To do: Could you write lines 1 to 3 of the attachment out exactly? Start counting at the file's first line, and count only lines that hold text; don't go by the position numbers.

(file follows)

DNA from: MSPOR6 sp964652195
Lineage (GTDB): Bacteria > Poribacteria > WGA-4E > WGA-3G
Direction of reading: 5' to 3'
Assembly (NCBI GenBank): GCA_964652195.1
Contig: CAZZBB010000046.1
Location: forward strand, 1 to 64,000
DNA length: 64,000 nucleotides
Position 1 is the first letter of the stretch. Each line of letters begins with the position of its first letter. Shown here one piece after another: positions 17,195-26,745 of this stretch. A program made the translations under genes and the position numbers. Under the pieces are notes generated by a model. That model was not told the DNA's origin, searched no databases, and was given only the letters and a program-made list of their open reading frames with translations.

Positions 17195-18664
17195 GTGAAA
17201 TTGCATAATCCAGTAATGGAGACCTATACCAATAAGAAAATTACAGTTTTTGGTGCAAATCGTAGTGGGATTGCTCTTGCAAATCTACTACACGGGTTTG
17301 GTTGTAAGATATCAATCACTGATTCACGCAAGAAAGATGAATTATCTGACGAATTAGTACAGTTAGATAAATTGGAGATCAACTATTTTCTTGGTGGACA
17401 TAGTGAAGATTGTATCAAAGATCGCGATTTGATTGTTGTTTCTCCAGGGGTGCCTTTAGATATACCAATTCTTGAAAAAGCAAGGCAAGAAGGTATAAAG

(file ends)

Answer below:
DNA from: MSPOR6 sp964652195
Lineage (GTDB): Bacteria > Poribacteria > WGA-4E > WGA-3G
Direction of reading: 5' to 3'